Need your advice for board game project

Monkey Forums/Monkey Beginners/Need your advice for board game project

Corné(Posted 2016) [#1]
Greetings! I'm keen to build a prototype board game and was hoping the Monkey community (tribe!?) can give me a few pointers please. I have some coding experience (though rusty) and am looking to put something fairly quick & dirty together. Here's some background :

The high level concept is to have a static 2d board (play area) which may or may not exceed the screen area (so panning may be required, but I can do without at first). Then I need to be able to move tokens (sprites?) around on the board. Think of something like the board game "Risk" and you have a good idea.

The board is divided into "zones", so I also need a way to recognize which zone a token is being moved/dropped to/from. The challenge is that my board (map) is a big bmp/jpg essentially and not a structured tile type area - so figuring out a way to know exactly which "zone" a token is being dropped (or picked up from) is a challenge. "Zones" on the board are not square/hex, but are effectively unstructured shapes bordering other unstructured shapes. If you have played games like Europa Universalis, you will understand what I mean - zones are countries/provinces/etc. on a map.

My questions for your input (pretty please):
1. Is Monkey even a good choice for me to use for this project? Do yo know of something more suitable? I do want to build in some basic AI and will do some list/array based data management - so I will need the ability to program some "intelligence" into the game, eg. a simple tabletop simulator won't give me the power to automate the things I want to. My programming experience is mainly with Basic / Blitz (not 3D) / Pascal / VBA / SQL.

2. Assuming Monkey is a reasonable development tool choice here, should I consider using Pyro as well? My game will need a few GUI controls and text - probably more than your typical "monkey only" type 2d game.

3. What technique should I look into for solving the "recognise the map zone" problem? Got any sample code to share or point to? I'm happy to share more details to describe my challenge here, if needed. In a nutshell, I want to use a non-tile based map - so how do I recognise a click anywhere in an entire "zone" on the map? (For example, if you imagine a 2d map of the entire UK, how would I recognise that a mouse click is somewhere in England, and not in Wales/Scotland/Northern Ireland...?)

Thanks in advance for your input on above!

Gerry Quinn(Posted 2016) [#2]
1. Monkey is just fine for this.

2. Can't help you, I just use pure Monkey but it's quite possible that a framework such as Pyro would save you trouble. You can certainly do your game either way.

3. One approach would be to have a second map image with a different colour on each zone that identifies it, Then convert this into an int array using ReadPixels. It will then be easy to find out what zone a click on the main image is in. The simple coloured map will be a key for the main map which could have pictures of mountains, forests or whatever.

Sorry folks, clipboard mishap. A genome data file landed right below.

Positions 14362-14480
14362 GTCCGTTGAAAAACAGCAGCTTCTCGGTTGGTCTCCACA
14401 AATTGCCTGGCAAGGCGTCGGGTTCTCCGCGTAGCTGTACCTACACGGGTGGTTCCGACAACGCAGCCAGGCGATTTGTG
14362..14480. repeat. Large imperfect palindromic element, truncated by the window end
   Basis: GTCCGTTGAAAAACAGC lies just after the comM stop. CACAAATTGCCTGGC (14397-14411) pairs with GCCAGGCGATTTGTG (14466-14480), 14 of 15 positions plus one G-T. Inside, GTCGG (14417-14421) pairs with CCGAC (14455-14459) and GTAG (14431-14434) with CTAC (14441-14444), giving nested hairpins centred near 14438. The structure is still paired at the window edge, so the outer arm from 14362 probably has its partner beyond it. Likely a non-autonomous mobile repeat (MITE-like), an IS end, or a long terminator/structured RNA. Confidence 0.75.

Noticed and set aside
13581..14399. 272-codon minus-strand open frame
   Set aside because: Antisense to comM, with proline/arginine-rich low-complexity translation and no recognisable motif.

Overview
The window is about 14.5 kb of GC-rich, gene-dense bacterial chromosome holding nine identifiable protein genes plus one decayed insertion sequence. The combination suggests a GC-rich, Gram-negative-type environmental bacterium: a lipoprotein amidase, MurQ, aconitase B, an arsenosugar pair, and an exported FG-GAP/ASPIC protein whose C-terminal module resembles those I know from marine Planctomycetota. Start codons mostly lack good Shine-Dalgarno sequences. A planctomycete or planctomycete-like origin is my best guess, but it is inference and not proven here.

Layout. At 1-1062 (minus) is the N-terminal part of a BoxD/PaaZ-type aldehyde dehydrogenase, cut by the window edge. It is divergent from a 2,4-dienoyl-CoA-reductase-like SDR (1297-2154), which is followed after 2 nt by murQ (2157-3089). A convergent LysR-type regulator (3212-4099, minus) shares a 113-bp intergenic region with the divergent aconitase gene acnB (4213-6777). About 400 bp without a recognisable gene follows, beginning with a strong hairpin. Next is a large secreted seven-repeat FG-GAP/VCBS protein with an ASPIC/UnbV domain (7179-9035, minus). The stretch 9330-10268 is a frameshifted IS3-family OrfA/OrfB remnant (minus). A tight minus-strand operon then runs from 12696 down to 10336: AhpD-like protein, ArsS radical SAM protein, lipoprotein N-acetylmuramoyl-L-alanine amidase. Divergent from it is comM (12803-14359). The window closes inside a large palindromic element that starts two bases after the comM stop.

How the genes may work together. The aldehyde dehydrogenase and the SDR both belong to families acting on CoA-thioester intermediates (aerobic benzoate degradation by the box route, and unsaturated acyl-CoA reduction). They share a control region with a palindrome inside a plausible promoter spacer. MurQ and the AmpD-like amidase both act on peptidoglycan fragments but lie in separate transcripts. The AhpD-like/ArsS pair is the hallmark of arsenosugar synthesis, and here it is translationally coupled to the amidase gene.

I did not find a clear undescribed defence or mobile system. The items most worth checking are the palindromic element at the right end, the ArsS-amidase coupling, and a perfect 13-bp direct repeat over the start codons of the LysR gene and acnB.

Since ReadPixels uses the render buffer, this might be a bit tricky if your map is large, but you can do it in sections and stick them together, or even use a smaller map. And of course you could do it in dev and just release the game with a pre-generated key array.

You'll also probably want a list or array of all zones giving information about which zones are adjacent to them. That will also constitute a kind of abstract map that your AI will use for pathfinding etc. In fact, for the AI this will be the real map.

Corné(Posted 2016) [#3]
Thank you Gerry! I like your colour mapping idea. Does Monkey have support for graphic "layers"? If so, I could have the visible map in one layer (which pretty much stays static and visible) and the coloured zone map in another layer (hidden from view and not rendered). Would I be able to perform ReadPixels on a "hidden" layer like this?

Gerry Quinn(Posted 2016) [#4]
No, you'll need two separate images, as far as I know. You convert the key image into an int array using ReadPixels, and then you don't need the key image any more.

Say your key image is 800 x 600. On a first call to render, you draw the image and use ReadPixels to make an int array. Here is a very simplistic view of how the code could look.:

PrepareKey() will return immediately if the key has already been prepared.

I'm ignoring various graphic offsets and such like that you may have. I'm also assuming here that the key map fits in the render buffer. If it doesn't, you'll have a few slightly clunky extra bits to write, or else you'll could use a smaller map and adjust the mouse calculations. But anyway, the above will give you an idea of how it could work.

Corné(Posted 2016) [#5]
This is awesome Gerry, thanks so much! I'm thinking it may be best to write a separate "key generator" program which will take a colour zone map and create a datafile with all the zone data. Then in the main app, I'll read this file and create my array into memory for reference during execution.

Thanks again - much appreciated!

Gerry Quinn(Posted 2016) [#6]
That's probably what I would do too - you know the size of the buffer on your dev system and that it's certainly 32bit colour. So you can be sure in advance that everything works, and if you have to stick sub arrays together for a large image, you don;t care how long it takes. You could also do the colour to zone conversion in advance, saving calculations and possibly memory in game.

Good luck with your game - happy to help!